How to Spot if You Have Vaginismus and How is it Diagnosed?

Paying attention to one’s body and symptoms during penetration of any kind can help to know whether it is vaginismus. Given below are some of the signs that point towards vaginismus: 

  • Feeling like there is a “wall” down there, blocking anything from penetrating. 
  • Painful vaginal penetration, including during sexual intersource, tampon insertion or a medical examination. 
  • Fear or anxiety around penetration, which can make one avoid penetration, sexual activity, or push the partner away in anticipation of sexual activity and/or pain. 
  • Feeling like the vaginal opening is too small for anything to penetrate. 

The condition can be extremely difficult to talk about as there can be shame and taboo surrounding matters of sexual health. However, vaginismus is more common than one thinks and it is curable, when approached with a multi-faceted, well-rounded treatment plan. It is advised to consult with a non-judgemental and trauma-informed medical expert to accurately examine the symptoms, diagnose, and suggest evidence-based treatment options. 


Can a Gynaecologist Provide the Ideal Treatment for Vaginismus?

Often, a gynaecologist is a woman’s first point of contact when challenges related to sex or the genital region may appear. It is advised to consult with a non-judgemental and trauma-informed gynaecologist to accurately examine the symptoms and diagnose vaginismus. However, since vaginismus is a combination of a physical, psychological, mental health, and relational symptoms and factors, the ideal treatment for vaginismus must also be holistic and address these multiple components. These include:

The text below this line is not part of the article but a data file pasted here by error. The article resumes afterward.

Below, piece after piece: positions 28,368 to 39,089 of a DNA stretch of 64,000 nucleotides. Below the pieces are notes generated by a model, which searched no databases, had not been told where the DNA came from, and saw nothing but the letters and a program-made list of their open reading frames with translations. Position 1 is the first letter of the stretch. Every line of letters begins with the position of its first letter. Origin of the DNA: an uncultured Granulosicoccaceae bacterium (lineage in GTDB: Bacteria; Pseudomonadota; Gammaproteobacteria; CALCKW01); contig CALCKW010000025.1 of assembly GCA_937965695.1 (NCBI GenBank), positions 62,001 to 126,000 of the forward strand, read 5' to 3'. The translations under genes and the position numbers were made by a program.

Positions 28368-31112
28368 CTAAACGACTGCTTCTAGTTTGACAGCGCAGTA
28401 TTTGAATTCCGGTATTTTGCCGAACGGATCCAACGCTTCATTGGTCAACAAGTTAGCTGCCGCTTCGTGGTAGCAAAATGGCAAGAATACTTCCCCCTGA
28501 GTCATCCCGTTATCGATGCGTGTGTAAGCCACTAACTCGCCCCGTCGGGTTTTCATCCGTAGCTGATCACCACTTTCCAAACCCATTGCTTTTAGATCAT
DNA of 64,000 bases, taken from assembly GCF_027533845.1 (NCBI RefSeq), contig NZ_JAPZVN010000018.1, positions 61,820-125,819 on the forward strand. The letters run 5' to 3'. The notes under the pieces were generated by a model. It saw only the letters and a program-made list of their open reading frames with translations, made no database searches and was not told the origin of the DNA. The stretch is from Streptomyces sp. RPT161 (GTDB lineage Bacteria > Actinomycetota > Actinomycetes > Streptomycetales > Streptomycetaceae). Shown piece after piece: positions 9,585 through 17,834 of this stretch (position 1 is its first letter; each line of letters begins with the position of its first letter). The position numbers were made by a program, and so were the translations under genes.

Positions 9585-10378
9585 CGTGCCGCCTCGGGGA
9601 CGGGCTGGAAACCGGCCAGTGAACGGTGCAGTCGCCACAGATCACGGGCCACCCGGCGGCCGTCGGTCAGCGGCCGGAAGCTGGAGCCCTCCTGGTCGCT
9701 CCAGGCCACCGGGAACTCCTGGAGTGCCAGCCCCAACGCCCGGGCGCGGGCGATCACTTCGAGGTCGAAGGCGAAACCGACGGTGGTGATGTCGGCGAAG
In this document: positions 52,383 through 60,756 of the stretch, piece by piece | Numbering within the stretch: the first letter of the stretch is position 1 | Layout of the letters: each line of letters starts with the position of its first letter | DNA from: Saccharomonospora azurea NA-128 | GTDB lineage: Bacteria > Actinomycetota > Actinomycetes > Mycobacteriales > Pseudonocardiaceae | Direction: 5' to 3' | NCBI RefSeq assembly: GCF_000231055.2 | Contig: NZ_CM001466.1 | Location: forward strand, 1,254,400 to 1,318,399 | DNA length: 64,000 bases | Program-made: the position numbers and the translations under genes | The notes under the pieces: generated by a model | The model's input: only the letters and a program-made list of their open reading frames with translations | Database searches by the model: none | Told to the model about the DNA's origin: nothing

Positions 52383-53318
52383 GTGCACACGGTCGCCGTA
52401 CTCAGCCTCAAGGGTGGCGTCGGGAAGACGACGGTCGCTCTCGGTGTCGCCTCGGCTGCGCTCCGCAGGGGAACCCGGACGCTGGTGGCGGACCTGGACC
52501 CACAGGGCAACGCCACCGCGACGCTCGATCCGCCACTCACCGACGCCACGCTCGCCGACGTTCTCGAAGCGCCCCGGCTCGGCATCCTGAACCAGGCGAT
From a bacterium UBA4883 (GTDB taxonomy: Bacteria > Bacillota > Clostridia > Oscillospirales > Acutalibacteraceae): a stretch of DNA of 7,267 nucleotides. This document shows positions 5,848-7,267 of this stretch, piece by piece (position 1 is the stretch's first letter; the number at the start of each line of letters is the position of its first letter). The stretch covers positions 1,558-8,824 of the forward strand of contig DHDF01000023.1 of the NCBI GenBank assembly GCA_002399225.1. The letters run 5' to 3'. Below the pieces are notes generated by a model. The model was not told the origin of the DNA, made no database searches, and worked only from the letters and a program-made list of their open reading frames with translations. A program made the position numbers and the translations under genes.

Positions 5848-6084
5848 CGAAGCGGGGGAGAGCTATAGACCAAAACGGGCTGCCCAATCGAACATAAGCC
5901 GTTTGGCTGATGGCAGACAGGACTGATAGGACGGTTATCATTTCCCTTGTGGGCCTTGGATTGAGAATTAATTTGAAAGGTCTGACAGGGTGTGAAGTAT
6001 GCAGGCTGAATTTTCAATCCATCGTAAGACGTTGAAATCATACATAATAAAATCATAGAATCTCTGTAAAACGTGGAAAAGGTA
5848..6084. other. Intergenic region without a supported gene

• Psycho-sexual therapy to address the underlying psychological and mental health factors of vaginismus. In the presence of a trauma-informed mental health expert, one must gain insight into the negative beliefs and stressors that may be contributing to vaginismus as well as heal their related past trauma. 
  • Mind and body relaxation done through mindfulness, breathing, and exercises as advised by a trained yoga professional. 
  • Pelvic floor exercises as advised by a trained pelvic health physiotherapist to target the pelvic floor muscles to gain better control of them and general movement. This also aids with vaginal training or dilation wherein the movement and stretching would decrease the pain and allow the muscles to relax. 
  • Vaginal training using vaginal dilators can be extremely helpful for the mental, visual, and physical adaptation to penetration and to refute negative beliefs around penetration being painful. Dilators are cylindrical shaped devices which come in various sizes. They are used to help open and stretch the tissues in the vaginal canal and release pain points, along with building the mental and emotional threshold to accept penetration. Oftentimes, women are just given a set of dilators to practise with on their own and it can be an overwhelming experience to go through alone. It’s important for a trained pelvic health physiotherapist or professional to guide you as you get started with dilation. 
  • Partner relationship and intimacy to build better communication and understanding between partners, provide a space for them to vent and feel supported, along with initiating partnered physical exercises aimed at improving emotional and physical connection. In some cases, couples counselling may be needed to address some deeper running issues. 
  • Support network with other women with vaginismus to address feelings of isolation that come with the condition, experience empathy and support. 


There is a need for widening of the perspective on vaginismus as from beyond a physical condition to a multi-faceted condition with psychological roots. Proactive For Her’s award winning, multi-faceted 

Vaginismus Healing Program has a multidisciplinary team to treat vaginismus holistically and supportively. If you suspect someone you know might be dealing with vaginismus, reach out to us to schedule an initial screening call and gain more information.